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Comment: Re:It has this. (Score 1) 188 188

by tlambert (#50013637) Attached to: iPhone 6S New Feature: Force Touch

Do you defend every company which charges premium prices for a product where they limit your ability to do something every computer has been able to do for the last 50 years

Of course.

I will happily defend IKEA for selling me a chair that is limited from being able to do *anything* "every computer has been able to do for the last 50 years".

Except, you know, being sat on. If I can't sit on the chair, I'd be pretty unhappy. On the other hand, not every computer in the last 50 years has been large enough or flat enough to sit on. You gotta draw that line somewhere!

Comment: A near miss is defined as 500 feet (Score 1) 264 264

by tlambert (#50012483) Attached to: Drone Diverts Firefighting Planes, Incurring $10,000 Cost

A near miss is defined as 500 feet:


According to the American Helicopter Services & Aerial Firefighting Association, airtankers fly between 150 and 200 feet:


The article reports a drone altitude of 800-900 feet. Let's take the most pessimal separation from these numbers: 800 - 200 = 600. That gives them a buffer of 100 feet in which this was *NOT* even classifiable as a near miss; there was no danger of a drone to aircraft collision, unless you are claiming that the drone pilot intended to fly the drone into the DC-10 airtanker.

You will find elsewhere on the AHSAFA site that the aircraft do not "dive-bomb" the fires; a fully loaded airtanker had a heck of a lot of inertia, and it's not really an option; they are long, low runs. I refer you to the site however, because I doubt you'd trust my (anecdotal) personal experience with U.S. Forest Service airtankers.

Comment: Re:It has this. (Score 2) 188 188

by tlambert (#50006787) Attached to: iPhone 6S New Feature: Force Touch

How about we turn this around: Other than pirating commercial software or installing spyware, what do you lose by an inability to side-load without a jailbreak?

Really? That is a question? Is that how far we've fallen down the dumb consumer hole?
How about being able to create and share programs on phones without the blessing of some magical corporate entity, or without someone having to fork over money for a developers license?

Perfectly doable, if you have source code to what's being shared, or if what's being shared is being distributed as linkable object files. Have you really not looked into current iPhone software development tools? It doesn't require paying the $99 fee to install whatever crap you want on your own device. The fee is for the ability to list on the App Store.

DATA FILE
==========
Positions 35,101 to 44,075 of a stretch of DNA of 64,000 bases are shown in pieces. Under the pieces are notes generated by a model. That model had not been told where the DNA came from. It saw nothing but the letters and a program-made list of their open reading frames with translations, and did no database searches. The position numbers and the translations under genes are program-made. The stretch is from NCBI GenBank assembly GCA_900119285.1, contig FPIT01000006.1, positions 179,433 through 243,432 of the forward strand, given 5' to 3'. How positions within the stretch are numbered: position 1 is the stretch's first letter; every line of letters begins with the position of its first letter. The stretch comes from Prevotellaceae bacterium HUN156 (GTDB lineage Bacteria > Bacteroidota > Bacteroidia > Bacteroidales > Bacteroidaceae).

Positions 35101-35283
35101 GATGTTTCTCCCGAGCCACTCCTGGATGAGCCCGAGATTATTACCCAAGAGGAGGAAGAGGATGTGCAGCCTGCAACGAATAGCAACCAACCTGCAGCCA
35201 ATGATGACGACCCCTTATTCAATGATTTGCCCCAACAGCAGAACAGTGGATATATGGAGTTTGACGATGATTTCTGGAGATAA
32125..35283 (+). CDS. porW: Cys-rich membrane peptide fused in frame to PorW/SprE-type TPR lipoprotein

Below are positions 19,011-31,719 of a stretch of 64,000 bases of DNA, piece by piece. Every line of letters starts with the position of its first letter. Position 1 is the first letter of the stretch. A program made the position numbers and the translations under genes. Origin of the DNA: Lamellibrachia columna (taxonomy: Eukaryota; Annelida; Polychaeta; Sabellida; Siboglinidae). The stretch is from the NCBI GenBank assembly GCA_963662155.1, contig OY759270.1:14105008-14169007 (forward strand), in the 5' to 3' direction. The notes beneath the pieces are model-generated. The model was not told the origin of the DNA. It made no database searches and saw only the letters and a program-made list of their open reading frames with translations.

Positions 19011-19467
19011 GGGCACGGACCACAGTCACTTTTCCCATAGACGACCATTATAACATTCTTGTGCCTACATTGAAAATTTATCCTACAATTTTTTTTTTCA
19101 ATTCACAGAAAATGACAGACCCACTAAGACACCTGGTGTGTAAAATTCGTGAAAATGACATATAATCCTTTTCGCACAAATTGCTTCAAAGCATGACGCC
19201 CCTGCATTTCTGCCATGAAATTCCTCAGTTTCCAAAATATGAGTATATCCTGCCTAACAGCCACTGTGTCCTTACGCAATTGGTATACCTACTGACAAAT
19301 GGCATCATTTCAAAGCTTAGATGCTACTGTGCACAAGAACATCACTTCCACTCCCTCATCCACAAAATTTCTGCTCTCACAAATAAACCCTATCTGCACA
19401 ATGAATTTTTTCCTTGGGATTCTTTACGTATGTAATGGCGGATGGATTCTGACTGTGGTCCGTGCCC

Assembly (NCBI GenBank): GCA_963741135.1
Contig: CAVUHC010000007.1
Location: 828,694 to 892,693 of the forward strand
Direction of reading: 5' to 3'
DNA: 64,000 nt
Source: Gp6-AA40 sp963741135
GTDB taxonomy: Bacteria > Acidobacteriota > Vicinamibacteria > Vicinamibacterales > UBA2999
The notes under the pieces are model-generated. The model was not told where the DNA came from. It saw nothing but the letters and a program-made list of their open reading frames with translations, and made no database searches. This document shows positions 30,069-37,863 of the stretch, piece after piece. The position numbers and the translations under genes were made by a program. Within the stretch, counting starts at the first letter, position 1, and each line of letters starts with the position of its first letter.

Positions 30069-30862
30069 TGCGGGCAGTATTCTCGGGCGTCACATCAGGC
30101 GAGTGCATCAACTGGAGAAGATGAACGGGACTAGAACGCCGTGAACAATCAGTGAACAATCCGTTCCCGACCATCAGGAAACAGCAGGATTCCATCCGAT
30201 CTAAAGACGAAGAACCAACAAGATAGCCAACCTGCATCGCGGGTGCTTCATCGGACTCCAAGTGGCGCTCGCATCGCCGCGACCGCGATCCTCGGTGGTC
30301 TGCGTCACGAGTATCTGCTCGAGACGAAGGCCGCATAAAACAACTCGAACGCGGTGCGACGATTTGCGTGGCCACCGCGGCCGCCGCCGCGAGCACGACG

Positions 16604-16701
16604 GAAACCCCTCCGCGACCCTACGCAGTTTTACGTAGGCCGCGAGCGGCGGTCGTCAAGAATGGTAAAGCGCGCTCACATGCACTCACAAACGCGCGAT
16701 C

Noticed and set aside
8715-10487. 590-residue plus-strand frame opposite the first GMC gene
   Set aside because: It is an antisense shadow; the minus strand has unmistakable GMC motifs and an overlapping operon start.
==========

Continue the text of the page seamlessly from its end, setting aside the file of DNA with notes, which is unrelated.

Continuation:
Comment: Re:It has this. (Score 1) 188 188

by tlambert (#50005403) Attached to: iPhone 6S New Feature: Force Touch

As opposed to downloading a remote access program from the store?

These programs have to be explicitly launched by the user themselves after each boot. In other words, they are about as dangerous as a tethered jailbreak, shich is to say: Not very.

This is about as FUD as it gets. The ability to side load is not a physical security exposure. If you have a lock screen then access is blocked in any case. If you don't have a lock screen, then the mythical walled garden won't protect you. Blocking side load only makes sense when it comes to protection from user error, and even then on Android you can side load single apps without enabling universal installation of apks so the only thing you're left with is user stupidity.

How about we turn this around: Other than pirating commercial software or installing spyware, what do you lose by an inability to side-load without a jailbreak?

Comment: It has this. (Score 4, Informative) 188 188

by tlambert (#50004937) Attached to: iPhone 6S New Feature: Force Touch

the only thing i can think of that would get me to switch to ios over android would be if they came out of the box with the ability to sideload apps without jailbreaking

It has this. Just enroll the device as a developer device, and compile the code, or enroll it as a corporate device, if you want to use precompiled code you trust but that Apple won't allow into the App store because Apple doesn't trust it.

If you mean thing like side-loading just random crap, like if I were a private detective hired by your wife, and had 60 seconds of access to your iPhone, I could sideload some serious backdoor onto your phone to enable me to monitor your texts, phone calls, email, Facebook, and so on ... I'm pretty sure no one wants someone else to be able to load that kind of crap on their phones, but if you can do it, they can do it, too.